MIKE NIETO: St. Francis de Sales did the right thing in football

2013-09-19T19:00:00Z 2013-09-20T02:32:06Z MIKE NIETO: St. Francis de Sales did the right thing in footballMike Nieto Prep Beat nwitimes.com
September 19, 2013 7:00 pm  • 

St. Francis de Sales' decision Monday to cancel its varsity football season might be met with mixed feelings.

There are those who might say the school should just drop the program instead of dropping down to a junior varsity schedule for the remainder of this year and next year.

If you are a scheduled opponent, you get a forfeit, but most teams want to play the game. It is also too late to find another opponent.

The school had no choice but to make the decision it did. The numbers were so low that it would not be fair to send 14-year-old freshmen against varsity players. You run the risk of serious injuries, and if not injuries, the chance of those kids never wanting to play football again.

The administration made the right call.

Director of football operations Tom Gullickson and head football coach Guy Smith can work with the younger kids and go out and try to get some incoming freshmen for next year.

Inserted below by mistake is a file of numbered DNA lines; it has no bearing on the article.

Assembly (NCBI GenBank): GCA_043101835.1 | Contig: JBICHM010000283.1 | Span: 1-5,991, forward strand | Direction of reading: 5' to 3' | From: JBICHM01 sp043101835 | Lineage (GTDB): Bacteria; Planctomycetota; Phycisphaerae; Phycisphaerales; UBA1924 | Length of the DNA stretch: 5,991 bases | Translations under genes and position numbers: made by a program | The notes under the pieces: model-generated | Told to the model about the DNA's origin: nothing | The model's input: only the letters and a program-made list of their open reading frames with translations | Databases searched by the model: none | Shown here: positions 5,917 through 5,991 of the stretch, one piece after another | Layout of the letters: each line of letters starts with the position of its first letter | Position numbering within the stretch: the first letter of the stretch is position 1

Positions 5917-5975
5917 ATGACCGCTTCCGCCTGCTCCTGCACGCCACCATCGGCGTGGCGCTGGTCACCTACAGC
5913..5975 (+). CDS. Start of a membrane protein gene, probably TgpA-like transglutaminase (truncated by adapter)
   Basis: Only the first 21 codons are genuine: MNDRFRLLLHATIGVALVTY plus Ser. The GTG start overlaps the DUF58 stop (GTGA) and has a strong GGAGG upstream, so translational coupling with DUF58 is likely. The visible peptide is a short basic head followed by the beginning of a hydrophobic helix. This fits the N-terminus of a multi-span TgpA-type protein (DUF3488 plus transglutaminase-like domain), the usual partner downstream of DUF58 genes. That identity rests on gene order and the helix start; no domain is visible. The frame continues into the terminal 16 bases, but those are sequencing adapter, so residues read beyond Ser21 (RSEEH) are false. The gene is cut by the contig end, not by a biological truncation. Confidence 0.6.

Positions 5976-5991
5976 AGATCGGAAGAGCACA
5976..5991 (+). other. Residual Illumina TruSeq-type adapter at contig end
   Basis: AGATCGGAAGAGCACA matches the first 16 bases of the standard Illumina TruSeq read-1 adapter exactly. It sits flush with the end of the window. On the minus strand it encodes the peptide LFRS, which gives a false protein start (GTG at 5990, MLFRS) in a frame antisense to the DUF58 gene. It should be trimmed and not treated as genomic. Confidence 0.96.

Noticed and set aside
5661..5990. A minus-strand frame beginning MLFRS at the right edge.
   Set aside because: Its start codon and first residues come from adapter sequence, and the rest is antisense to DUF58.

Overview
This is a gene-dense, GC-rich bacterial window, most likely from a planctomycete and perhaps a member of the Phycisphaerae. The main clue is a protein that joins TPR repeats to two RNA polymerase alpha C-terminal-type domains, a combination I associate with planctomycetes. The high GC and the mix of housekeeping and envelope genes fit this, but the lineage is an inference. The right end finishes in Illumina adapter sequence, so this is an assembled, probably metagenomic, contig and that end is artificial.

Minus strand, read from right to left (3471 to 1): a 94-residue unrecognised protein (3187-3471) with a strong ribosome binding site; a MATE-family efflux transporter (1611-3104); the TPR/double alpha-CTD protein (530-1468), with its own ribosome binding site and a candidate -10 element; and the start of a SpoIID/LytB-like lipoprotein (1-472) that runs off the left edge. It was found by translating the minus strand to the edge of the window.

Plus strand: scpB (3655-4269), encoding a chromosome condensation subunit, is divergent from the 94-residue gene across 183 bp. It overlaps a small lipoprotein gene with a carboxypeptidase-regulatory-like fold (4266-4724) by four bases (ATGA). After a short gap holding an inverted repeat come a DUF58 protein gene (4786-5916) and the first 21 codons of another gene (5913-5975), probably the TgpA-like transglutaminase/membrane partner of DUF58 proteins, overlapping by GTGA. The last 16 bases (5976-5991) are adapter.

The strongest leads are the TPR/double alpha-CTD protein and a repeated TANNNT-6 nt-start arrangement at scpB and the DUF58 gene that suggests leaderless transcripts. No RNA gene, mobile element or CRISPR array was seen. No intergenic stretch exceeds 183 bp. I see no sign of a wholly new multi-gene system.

It was a different story when Gullickson was hired June 25 and John Terry was named head coach. A month later, Terry was let go and Smith was hired just before practice began. In fact, he was on his honeymoon.

Gullickson and Smith will do what needs to be done to rebuild the program. A lot will need to be done, but they can offer a lot. The school is very good, academically, and offers a smaller teacher-to-student ratio. Their students need to come from the East Side, South Chicago and Hegewisch neighborhoods, but that is not to say the school cannot draw from other areas and suburbs. It does and will continue to do so. The school is as much as part of the East Side as the streets named after the alphabet.

Gullickson played for legendary coaches in Gordie Gillespie at Joliet Catholic and Ara Parseghian at Notre Dame. Smith played at Rich Central and was at St. Xavier University when it started to become a national power.

It is easy to laugh at what happened, but the point is not to make fun of anyone, especially the remaining football players who want to play. For the freshmen, it is a chance to grow and maybe get the program back to respectability.

This is the second time in five years the school has dropped its varsity program down. If it wants student-athletes to be serious, this has to be the last time this happens.

The talk of rejoining the Chicago Catholic League in the next couple of years is not going to happen. Gullickson knows he has to build from the ground up as if the school is starting the program from scratch.

I really think the program can come back and be very competitive. It will take a lot of work, but I think Gully and Smith can get it done.

This column is solely the writer's opinion. Reach him at mike.nieto@nwi.com.

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